Michael Pecirno

Most maps of the U.S. prioritize metropolitan areas. But "Minimal Maps" single out the nation's forests, crops, and waterbodies.

Eighty percent of the U.S. population lives in "urban" areas, a staggering 249,253,271 souls. Yet these folks live in just 3 percent of the country's 2.3 billion acres of land. Most of America's 50 states are forestland (30 percent), pasture and ranges (27 percent), and crops (18 percent), with parks, tundra, and swamps making up the rest.

These are statistics that never fail to blow my provincially urban mind—in part, perhaps, because most maps of the country visually prioritize metropolitan areas.

But London-based designer Michael Pecirno produces images of America that illuminate all land use patterns, type by type. "Minimal Maps" uses 2014 USDA data to explore in rich detail how forests, grasslands, crops, and water spread across the contiguous states—each with its own map.

"[C]orn fields take up 91 million acres of the American landscape," writes Pecirno in an email. "This is a staggering 4.83 percent of the continuous United States. While hearing that value is quite astounding, there is little way right now for us to visualise what 4.83 percent of the American landscape looks like, or furthermore, where this land is. By focussing each map on a single subject, we are able to better visualise and understand our landscape."

All images courtesy of Michael Pecirno.

About the Author

Most Popular

  1. A photo of a police officer in El Paso, Texas.
    Equity

    What New Research Says About Race and Police Shootings

    Two new studies have revived the long-running debate over how police respond to white criminal suspects versus African Americans.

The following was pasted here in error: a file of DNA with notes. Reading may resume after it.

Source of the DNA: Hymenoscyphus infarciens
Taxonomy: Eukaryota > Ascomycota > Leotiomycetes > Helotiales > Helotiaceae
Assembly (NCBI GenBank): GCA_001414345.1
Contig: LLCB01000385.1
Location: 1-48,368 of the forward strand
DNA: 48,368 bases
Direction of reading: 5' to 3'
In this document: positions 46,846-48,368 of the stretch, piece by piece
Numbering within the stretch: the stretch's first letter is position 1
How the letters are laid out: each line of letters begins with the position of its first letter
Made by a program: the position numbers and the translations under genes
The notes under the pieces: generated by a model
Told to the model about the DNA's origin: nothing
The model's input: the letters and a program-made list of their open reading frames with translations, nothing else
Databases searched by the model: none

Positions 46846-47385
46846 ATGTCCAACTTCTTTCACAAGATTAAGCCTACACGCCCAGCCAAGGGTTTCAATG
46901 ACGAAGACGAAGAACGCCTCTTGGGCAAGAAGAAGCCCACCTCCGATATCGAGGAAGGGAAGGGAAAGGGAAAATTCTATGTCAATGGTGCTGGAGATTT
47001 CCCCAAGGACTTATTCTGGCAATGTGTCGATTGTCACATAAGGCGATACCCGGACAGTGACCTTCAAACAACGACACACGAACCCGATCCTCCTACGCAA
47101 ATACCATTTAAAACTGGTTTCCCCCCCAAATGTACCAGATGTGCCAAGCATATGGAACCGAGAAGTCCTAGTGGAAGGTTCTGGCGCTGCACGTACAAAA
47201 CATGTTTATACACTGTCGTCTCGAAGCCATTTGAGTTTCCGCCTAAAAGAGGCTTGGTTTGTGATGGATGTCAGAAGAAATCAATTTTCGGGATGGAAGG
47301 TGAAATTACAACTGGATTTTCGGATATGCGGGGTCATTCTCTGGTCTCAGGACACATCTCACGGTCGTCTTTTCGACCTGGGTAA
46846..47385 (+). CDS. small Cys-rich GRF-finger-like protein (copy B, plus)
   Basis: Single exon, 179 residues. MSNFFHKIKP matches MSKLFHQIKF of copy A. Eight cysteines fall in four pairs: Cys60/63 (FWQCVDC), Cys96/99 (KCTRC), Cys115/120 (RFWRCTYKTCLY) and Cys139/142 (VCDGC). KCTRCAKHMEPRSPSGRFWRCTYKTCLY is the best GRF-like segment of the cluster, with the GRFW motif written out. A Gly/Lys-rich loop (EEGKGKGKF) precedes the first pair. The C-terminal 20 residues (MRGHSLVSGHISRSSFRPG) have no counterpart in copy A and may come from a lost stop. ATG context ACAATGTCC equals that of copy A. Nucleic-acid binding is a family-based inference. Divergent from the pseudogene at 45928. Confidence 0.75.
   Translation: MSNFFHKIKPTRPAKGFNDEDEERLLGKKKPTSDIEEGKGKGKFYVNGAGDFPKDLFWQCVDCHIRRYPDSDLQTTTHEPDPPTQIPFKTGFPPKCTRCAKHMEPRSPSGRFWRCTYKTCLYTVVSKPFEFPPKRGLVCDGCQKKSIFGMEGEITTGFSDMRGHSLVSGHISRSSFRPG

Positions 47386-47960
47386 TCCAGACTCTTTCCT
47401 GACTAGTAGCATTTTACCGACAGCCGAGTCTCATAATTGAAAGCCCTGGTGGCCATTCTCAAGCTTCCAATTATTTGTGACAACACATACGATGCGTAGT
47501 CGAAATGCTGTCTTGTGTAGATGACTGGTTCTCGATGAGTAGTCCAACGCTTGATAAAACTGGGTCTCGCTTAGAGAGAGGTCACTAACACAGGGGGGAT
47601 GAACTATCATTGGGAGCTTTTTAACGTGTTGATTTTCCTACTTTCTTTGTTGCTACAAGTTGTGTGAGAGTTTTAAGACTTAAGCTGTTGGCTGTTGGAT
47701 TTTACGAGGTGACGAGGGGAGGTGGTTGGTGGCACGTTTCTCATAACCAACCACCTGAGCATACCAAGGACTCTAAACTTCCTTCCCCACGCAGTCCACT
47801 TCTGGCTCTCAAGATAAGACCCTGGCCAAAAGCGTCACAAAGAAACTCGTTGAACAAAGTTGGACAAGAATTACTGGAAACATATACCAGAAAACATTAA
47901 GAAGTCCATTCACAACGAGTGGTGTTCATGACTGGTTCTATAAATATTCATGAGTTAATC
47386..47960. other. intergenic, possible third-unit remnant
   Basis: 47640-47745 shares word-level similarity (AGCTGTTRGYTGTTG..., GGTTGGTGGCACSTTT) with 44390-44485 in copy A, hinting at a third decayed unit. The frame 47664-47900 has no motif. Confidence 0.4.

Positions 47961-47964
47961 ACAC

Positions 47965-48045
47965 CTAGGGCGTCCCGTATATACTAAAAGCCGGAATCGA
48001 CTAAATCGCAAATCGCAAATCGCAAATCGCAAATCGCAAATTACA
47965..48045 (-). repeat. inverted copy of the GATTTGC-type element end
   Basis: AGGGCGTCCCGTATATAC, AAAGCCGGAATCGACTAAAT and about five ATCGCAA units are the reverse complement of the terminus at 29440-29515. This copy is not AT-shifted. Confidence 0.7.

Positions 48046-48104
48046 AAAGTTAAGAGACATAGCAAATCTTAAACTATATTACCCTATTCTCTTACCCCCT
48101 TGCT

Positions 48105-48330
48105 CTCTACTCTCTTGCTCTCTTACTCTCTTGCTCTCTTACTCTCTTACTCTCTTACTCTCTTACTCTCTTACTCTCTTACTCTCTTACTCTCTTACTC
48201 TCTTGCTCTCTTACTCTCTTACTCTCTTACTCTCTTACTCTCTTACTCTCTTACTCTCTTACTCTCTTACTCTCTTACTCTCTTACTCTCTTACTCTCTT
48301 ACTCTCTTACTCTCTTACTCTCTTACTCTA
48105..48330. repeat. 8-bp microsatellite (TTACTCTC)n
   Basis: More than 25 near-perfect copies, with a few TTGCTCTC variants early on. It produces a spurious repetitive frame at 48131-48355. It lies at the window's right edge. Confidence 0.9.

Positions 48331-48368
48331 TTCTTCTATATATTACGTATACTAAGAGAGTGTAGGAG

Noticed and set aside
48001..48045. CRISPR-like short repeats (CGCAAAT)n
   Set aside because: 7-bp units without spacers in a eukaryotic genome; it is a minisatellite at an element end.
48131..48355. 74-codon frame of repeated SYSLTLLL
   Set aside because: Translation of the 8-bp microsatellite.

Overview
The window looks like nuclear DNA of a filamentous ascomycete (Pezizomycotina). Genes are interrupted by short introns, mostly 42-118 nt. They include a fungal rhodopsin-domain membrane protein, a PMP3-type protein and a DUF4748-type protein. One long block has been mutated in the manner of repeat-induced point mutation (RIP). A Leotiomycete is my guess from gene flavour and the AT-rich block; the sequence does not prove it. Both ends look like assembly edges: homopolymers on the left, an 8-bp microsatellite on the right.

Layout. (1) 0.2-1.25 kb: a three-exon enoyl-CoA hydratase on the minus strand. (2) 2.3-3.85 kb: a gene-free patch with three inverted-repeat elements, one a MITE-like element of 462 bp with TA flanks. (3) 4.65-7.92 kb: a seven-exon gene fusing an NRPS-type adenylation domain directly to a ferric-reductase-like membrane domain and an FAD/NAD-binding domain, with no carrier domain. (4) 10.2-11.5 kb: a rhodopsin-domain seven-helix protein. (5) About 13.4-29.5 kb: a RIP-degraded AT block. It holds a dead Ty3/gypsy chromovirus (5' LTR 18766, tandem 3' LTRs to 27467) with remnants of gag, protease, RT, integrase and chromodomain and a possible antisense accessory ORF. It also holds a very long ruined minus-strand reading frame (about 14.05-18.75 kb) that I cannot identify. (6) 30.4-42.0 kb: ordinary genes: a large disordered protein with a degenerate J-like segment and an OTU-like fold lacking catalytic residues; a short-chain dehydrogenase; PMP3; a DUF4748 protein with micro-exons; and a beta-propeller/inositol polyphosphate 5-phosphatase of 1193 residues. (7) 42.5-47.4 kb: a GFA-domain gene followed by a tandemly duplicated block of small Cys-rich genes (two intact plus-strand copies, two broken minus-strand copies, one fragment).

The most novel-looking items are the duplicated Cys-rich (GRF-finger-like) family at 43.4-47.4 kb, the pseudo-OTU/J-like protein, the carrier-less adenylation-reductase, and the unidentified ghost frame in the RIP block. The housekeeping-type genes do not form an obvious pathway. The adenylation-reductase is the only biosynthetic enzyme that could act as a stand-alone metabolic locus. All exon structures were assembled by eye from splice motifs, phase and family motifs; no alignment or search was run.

2. Equity

    What Happened to Crime in Camden?

    Often ranked as one of the deadliest cities in America, Camden, New Jersey, ended 2017 with its lowest homicide rate since the 1980s.

  3. photo: Police line up outside the White House in Washington, D.C. as protests against the killing of George Floyd continue.
    Perspective

    America’s Cities Were Designed to Oppress

    Architects and planners have an obligation to protect health, safety and welfare through the spaces we design. As the George Floyd protests reveal, we’ve failed.

  4. photo: Police in riot gear march down Plymouth Avenue during riots in North Minneapolis on July 21, 1967.
    Equity

    Why This Started in Minneapolis

    Conditions that led to George Floyd’s death are not unique to Minneapolis and St. Paul. But there’s a reason why the Twin Cities triggered a national uprising.

  5. A participant holding a Defund Police sign at the protest in Brooklyn.
    Equity

    The Movement Behind LA's Decision to Cut Its Police Budget

    As national protesters call for defunding police, a movement for anti-racist “people’s budgets” is spreading from LA to Nashville to Grand Rapids.

×